(See: example10.rb)

print( "enter line: " )
s = gets().to_chars
a = Array.new
s.each do |c| if( c.isLetter ) then a << c.downcase end end

At first sight this looks pretty similar to the Smalltalk version. However, there are quite a few differences. First of all, Ruby doesn’t have a Bag class. In fact, Ruby has rather few collection classes - and for most straightforward lists, the Array class is used. Smalltalk, on the other hand, has a great variety of collection classes. Open up the Dolphin class browser (from the Tools menu). Now, in the top-left hand pane, scroll down to Collection and click the + signs to open up the branches. Here you will see a hierarchy of increasingly specialised collections:

For an example of the density of the Smalltalk class hierarchy, try expanding the Dolphin Smalltalk Collection class in the class browser (CTRL+B). Here I’ve expanded just a few of its sub-branches to show some of its descendents. If you scroll down you can carry on expanding yet more branches to reveal a very large Collection family...

The density of the Smalltalk class hierarchy is one of the differences that really leaps out at you when you switch between programming in Smalltalk and Ruby. The Ruby Array class does not have all the same behaviour as the special-purpose collections of Smalltalk. The Bag, for example, groups together the same characters as they are added whereas the Array adds them in sequence. So, after running my code, Smalltalk’s Bag contains this:

($o $o $e $d $r $h $l $l $l $w)

Whereas Ruby’s Array contains this:

["h", "e", "l", "l", "o", "w", "o", "r", "l", "d"]

I could, of course, write some extra code to mimic the Bag’s behaviour. Indeed, I can get pretty close just by calling the Array’s sort method, to return an array like this:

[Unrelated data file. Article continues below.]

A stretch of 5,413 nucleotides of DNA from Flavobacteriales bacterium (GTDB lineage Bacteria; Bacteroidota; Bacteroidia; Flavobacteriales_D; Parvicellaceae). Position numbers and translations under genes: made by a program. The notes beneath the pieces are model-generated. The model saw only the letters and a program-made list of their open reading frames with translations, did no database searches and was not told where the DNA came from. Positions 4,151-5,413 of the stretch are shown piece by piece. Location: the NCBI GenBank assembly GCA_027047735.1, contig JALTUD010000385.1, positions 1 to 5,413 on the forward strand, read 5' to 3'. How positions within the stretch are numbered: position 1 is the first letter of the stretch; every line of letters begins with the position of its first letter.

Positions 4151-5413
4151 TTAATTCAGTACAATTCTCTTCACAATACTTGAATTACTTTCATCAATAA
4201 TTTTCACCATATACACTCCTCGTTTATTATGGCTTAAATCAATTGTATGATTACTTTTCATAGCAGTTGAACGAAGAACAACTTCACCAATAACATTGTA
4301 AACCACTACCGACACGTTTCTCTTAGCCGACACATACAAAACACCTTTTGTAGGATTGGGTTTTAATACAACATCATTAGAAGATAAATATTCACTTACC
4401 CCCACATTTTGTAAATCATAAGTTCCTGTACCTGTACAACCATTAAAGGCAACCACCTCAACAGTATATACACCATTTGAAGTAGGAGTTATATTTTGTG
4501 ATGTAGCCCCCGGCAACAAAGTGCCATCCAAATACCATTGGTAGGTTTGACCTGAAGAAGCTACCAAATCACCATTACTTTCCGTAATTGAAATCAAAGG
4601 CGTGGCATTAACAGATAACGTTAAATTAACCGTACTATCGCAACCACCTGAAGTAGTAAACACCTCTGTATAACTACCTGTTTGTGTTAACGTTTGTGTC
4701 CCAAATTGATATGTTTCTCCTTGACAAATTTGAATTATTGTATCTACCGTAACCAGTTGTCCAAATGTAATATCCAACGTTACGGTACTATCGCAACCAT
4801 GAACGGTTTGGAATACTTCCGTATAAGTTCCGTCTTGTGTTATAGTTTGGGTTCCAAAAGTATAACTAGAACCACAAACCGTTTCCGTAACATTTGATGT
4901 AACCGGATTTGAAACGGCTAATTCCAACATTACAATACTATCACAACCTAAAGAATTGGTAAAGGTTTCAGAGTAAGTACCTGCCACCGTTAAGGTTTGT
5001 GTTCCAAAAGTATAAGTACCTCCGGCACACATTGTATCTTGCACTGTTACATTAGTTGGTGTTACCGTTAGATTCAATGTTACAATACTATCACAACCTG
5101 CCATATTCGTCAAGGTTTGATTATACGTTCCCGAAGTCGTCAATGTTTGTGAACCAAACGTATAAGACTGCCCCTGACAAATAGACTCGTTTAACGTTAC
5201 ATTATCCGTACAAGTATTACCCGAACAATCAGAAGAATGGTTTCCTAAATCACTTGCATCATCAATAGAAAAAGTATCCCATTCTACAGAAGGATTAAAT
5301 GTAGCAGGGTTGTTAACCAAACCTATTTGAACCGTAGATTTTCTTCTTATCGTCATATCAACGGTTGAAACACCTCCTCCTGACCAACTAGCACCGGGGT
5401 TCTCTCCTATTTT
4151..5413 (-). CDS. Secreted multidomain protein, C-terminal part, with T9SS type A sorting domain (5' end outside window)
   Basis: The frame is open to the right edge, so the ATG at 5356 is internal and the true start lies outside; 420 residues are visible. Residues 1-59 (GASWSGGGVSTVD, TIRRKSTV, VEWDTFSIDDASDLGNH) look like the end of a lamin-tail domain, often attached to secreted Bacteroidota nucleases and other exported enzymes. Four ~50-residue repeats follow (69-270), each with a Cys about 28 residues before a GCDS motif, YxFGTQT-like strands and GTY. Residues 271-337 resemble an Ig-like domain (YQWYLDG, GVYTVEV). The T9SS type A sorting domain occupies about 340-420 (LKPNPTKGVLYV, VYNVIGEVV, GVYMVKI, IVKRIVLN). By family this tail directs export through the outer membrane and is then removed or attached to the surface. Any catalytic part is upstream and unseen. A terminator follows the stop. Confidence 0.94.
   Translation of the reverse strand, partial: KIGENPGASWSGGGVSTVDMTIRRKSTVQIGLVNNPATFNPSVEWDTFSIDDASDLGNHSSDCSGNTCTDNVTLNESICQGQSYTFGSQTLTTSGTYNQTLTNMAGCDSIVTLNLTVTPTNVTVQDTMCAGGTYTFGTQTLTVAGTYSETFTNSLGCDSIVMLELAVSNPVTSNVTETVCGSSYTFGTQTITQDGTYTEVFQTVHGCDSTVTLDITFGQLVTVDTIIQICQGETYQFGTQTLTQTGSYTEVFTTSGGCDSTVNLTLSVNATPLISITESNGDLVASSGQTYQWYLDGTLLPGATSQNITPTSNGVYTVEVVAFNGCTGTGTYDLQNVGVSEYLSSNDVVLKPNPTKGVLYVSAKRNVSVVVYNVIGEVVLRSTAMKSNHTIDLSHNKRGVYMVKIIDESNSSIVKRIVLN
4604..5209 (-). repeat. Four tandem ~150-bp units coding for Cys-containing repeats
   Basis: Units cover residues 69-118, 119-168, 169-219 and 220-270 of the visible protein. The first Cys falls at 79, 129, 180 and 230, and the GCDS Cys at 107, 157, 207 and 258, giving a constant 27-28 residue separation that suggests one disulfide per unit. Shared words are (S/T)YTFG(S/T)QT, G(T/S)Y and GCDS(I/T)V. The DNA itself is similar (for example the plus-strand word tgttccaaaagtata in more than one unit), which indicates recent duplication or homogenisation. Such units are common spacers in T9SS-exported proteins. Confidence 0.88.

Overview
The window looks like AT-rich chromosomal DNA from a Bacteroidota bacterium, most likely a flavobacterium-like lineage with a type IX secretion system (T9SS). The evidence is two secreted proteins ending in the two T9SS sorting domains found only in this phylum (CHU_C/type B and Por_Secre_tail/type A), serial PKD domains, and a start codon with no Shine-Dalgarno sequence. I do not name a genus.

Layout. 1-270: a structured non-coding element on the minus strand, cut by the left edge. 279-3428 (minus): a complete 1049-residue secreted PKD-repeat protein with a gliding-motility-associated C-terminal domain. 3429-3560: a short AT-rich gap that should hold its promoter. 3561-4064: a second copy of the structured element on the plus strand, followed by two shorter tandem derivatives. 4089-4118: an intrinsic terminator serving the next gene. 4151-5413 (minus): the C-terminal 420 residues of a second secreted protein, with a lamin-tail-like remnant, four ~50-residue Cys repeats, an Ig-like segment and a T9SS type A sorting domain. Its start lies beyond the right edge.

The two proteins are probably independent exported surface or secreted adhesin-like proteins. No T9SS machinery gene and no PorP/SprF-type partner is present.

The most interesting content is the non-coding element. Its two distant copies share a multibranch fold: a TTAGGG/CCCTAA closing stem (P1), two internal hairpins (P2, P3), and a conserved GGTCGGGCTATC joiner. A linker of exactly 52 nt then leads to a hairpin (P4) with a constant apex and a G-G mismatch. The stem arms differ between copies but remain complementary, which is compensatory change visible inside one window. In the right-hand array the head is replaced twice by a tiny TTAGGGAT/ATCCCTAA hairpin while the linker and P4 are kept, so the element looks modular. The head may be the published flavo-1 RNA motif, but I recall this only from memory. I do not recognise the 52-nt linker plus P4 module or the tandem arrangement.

["d", "e", "h", "l", "l", "l", "o", "o", "r", "w"]

Nevertheless, this illustrates a characteristic difference between Ruby and Smalltalk. While you could create dense hierarchies of increasingly specialised classes in Ruby, this is not the norm and it is not the way the default Ruby class library is structured; in Smalltalk it is.

Another little difference worth pointing out is that Ruby has no Character class. When you wish to work with characters, you have two options - you can either work with strings with a length of 1 or you can work with Fixnum (integer) character codes.

In Ruby, you can represent a character by indexing a string at 0 or by prefixing a character literal with a question mark:

(see: chars.rb)

"a"[0]
?a

In fact, while both of the above may represent the character ‘a’, they are in fact Fixnum objects with the ASCII value of ‘a’, namely 97. To get around the problem in my example10.rb program, I’ve extended the String class itself by giving it a to_chars method which returns an array of characters (that is, one-letter strings), and an isLetter method which returns true if a string is one character in length and its ASCII value falls between 97 and 122 (‘a’..’z’) or between 65 and 90 (‘A’..’Z’). Otherwise it returns false.

Now, at first sight, it might seem that my implementation of isLetter is a bit of a hack (in the less positive sense of the word). Dolphin Smalltalk, I note, cheats a bit in its implementation of isLetter by calling out to an external library (presumably for reasons of efficiency). But when I checked on Smalltalk/V’s implementation of the isLetter method I was surprised to find that it is remarkably similar to my own Ruby version. In particular, we both just do the old trick of comparing ASCII values. Here’s the test from my Ruby code:

if (self[0] >= 97 and self[0] <= 122)
 or  (self[0] >= 65 and self[0] <= 90)

And here’s the test from Smalltalk/V’s isLetter method...

^((asciiInteger > 64 and: [asciiInteger < 91])
       or: [asciiInteger > 96 and: [asciiInteger < 123]])

OK, I think that’s enough of a grounding in the basics of Smalltalk and Ruby. In the next article, I’ll be moving onto the theory of ‘The World According To Objects’.